As best seen in FIGS. 4 and 5 of the drawing, the outer or free end 60 of cable 14 is provided with a suitable tire engaging and supporting component 62 having an opening through which the end extends and which is loosely retained on the cable end such as by means of an enlargement 64 on the cable end. Support component 62 has a contour which enables the component to be introduced through the central opening in the rim of the spare tire and then repositioned to engage the edges of the opening, thus to enable the tire to be elevated or supported in suspension by cable 14. Cable 14 extends through a cable guide 66 which, in the embodiment shown, is mounted on a cross frame member 68 which extends between the side frame members of the vehicle. Cable guide 66 is mounted in a position providing the center of the storage area for the spare tire beneath the vehicle chassis, and it will be appreciated that the cable guide serves to translate the horizontal displacement of cable 14 from drum 32 to the necessary vertical cable disposition for supporting tire T. While guide 66 is shown as being an apertured component through which cable 14, slides, it will be appreciated that a pulley or similar rotatable support could be used for the same purpose.
From the foregoing description of the structure of the tire handling mechanism, it is believed that the following description of the operation of the mechanism will be readily understood from the schematic illustrations in FIGS. 7-10 of the drawing. With reference to the latter Figures, FIG. 7 illustrates the positional relationships between the component parts of the mechanism when tire T is in its stored position beneath the chassis of the vehicle and above ground G and forwardly of the rear end of the vehicle as represented by broken line V. In the stored position of the tire, cable 14 is wound onto both the large diameter and small diameter portions of drum 32 for the free end of the cable to extend from small diameter portion 54 to tire T. In this position of the component parts, nose 44 of the pawl engages ratchet wheel 38 to prevent unwinding rotation of drum 32.
When it is desired to remove the spare tire from its stored position, such as to replace a flat tire on the vehicle, the pawl is pivoted about pin 42 by means of lever 48 to release nose 44 from ratchet wheel 38, whereby drum 32 is free to rotate in the unwinding direction. Drum 32 will rotate in the latter direction under the weight of tire T, and the tire will thus descend to the position shown in FIG. 8. The latter provides a first accessible position in which the tire engages ground vertically beneath the storage position. As will be seen in FIG. 8, descent of tire T to the first accessible position unwinds cable 14 from small diameter portion 54 of drum 32. While the pawl is in its released position, tire T is pulled laterally from the first accessible position to a second accessible position shown in FIG. 9 and in which the tire is behind the vehicle. As will be appreciated from FIG. 9, displacement of tire T to the second accessible position unwinds cable 14 from large diameter portion 52. This position of tire T enables unobstructed manipulation of tire support component 62 to separate the latter from the tire, whereby the tire is freed for movement to the location of use.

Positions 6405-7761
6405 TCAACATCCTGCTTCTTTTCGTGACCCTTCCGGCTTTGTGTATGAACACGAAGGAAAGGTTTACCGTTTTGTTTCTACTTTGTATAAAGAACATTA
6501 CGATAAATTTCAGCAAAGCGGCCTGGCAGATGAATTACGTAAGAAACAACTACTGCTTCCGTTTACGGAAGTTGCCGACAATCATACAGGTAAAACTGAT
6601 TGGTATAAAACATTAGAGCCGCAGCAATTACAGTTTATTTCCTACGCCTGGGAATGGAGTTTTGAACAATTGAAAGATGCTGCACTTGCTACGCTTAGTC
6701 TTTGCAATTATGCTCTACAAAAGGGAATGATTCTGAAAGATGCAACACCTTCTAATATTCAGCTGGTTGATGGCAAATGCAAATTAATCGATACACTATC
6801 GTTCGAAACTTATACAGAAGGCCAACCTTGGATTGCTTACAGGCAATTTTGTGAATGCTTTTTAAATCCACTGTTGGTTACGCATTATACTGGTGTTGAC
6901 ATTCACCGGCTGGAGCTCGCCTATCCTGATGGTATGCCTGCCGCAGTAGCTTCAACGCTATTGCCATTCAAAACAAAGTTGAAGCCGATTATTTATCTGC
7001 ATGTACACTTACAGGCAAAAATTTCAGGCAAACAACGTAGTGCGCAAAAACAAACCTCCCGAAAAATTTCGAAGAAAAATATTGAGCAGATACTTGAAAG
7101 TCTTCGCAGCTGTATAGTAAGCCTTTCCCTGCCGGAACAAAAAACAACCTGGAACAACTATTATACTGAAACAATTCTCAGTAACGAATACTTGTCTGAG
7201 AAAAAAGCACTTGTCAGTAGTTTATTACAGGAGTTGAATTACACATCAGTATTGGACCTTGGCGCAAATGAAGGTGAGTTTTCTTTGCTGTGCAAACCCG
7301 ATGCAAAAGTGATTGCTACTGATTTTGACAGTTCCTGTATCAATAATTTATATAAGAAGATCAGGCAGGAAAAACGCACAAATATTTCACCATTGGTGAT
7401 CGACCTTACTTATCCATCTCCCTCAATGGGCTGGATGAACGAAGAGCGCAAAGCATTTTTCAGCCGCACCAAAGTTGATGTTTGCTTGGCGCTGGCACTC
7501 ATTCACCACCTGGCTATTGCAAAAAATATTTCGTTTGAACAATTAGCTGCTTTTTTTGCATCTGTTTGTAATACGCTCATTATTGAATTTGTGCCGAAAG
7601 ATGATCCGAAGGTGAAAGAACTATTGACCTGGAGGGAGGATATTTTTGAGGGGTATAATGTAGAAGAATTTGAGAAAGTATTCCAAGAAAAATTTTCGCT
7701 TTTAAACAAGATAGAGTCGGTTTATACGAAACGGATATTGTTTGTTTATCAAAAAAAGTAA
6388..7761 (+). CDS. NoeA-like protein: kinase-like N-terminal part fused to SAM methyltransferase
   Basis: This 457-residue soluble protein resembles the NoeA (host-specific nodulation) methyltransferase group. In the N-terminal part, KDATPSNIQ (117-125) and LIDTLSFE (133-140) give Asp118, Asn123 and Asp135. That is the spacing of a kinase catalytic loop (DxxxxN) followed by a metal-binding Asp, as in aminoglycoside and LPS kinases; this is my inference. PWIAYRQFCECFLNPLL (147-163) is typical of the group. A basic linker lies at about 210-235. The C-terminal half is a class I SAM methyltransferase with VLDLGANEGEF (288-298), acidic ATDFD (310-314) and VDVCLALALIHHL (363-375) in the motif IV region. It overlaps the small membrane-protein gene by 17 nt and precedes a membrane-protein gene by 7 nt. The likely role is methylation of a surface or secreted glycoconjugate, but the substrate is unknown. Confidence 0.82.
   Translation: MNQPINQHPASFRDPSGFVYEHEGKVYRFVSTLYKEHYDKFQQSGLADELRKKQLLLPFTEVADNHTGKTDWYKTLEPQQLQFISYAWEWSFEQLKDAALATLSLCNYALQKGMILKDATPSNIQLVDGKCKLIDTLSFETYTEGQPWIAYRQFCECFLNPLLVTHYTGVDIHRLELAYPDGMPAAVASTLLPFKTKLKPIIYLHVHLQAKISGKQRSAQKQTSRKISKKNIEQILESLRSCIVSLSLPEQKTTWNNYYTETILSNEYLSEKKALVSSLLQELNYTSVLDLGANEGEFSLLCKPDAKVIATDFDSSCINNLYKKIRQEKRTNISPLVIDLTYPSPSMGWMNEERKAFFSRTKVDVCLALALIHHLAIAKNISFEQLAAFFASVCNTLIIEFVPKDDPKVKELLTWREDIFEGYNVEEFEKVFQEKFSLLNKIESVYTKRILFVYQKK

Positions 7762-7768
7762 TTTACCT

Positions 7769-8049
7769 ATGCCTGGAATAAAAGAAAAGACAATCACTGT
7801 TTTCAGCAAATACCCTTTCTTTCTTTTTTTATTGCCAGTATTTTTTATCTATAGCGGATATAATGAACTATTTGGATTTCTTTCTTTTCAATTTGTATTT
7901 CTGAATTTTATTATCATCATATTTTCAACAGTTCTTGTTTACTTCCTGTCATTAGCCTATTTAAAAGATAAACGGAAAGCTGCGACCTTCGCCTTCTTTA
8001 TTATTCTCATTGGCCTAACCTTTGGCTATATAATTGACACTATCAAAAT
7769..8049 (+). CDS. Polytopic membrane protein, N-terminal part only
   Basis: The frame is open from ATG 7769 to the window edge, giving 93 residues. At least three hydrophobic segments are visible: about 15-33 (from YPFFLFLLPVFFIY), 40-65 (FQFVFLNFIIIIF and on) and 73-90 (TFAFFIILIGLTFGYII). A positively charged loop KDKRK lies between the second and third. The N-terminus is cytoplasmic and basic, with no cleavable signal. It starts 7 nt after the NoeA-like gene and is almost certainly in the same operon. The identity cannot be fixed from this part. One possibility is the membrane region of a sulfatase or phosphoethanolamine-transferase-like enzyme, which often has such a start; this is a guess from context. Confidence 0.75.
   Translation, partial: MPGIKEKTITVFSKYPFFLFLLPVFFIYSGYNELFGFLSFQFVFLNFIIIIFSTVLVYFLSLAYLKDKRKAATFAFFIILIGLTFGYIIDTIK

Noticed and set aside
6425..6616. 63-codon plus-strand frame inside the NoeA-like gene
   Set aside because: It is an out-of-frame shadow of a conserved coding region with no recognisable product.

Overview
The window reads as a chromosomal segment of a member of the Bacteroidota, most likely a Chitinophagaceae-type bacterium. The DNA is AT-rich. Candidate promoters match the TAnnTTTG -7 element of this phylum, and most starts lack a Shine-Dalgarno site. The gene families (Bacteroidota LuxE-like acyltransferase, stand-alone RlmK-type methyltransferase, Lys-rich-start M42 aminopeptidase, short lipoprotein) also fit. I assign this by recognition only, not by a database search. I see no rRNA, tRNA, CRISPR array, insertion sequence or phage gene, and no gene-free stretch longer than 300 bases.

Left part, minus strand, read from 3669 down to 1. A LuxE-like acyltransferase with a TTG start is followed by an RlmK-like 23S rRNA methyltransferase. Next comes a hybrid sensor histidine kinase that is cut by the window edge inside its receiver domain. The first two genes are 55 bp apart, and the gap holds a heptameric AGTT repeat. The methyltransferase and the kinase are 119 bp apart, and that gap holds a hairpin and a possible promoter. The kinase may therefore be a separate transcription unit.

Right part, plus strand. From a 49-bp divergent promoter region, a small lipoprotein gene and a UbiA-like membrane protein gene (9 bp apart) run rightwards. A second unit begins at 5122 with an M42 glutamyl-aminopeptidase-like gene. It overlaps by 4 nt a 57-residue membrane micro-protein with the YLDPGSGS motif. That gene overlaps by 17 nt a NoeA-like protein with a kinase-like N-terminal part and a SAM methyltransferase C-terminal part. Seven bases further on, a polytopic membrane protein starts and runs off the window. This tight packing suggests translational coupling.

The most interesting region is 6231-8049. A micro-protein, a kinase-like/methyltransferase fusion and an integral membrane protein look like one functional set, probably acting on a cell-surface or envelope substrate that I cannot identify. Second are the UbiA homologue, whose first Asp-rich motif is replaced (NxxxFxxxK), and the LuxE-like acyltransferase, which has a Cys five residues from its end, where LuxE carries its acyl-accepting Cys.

When the tire of the vehicle has been changed the flat tire is brought to the second accessible position behind the vehicle and support component 62 is interengaged therewith to reposition the components as shown in FIG. 9. The tire is then pushed forwardly under the vehicle to the position shown in FIG. 10 in which the tire is in the first accessible position generally beneath the storage position thereof. As shown in FIG. 10, this positioning of the tire provides excess cable between the tire and cable guide 66. In order to displace the tire back to the stored position thereof, the pawl is actuated for nose 44 to re-engage ratchet gear 38 and, in the embodiment shown, cable drum 32 is rotated in the winding direction through the use of an appropriate crankarm engaged with tool post 40 on the drum shaft. This provides for cable 14 to be rewound onto large diameter portion 52 of drum 32 until the component parts are in the positions shown in FIG. 8 of the drawing. At this point, the excess cable has been wound onto large diameter portion 52 of the drum and along ramp 56 to position the cable for further rotation of the drum to wind the cable on smaller diameter portion 54. When the component parts are in the positions shown in FIG. 8 during the rewinding operation, further rewinding elevates the tire from ground. It will be appreciated therefore that the cable is wound onto the smaller diameter portion 54 when the drum is loaded by the weight of tire T as the latter is elevated from the position in FIG. 8 to the stored position in FIG. 7. Accordingly, it will be further appreciated that initial winding of cable 14 onto drum 32 in displacing the cable from the position shown in FIG. 10 to the position shown in FIG. 8 is achieved rapidly and with minimum rotation of drum 32, and that the elevating of the tire from the position shown in FIG. 8 to the stored position shown in FIG. 7 is at a slower rate but with a minimum force requirement with respect to rotating the drum. Thus, the work in connection with returning a tire to its stored position is achieved with minimum time and effort in comparison with the time and effort which would be required with a drum having a uniform diameter throughout its length.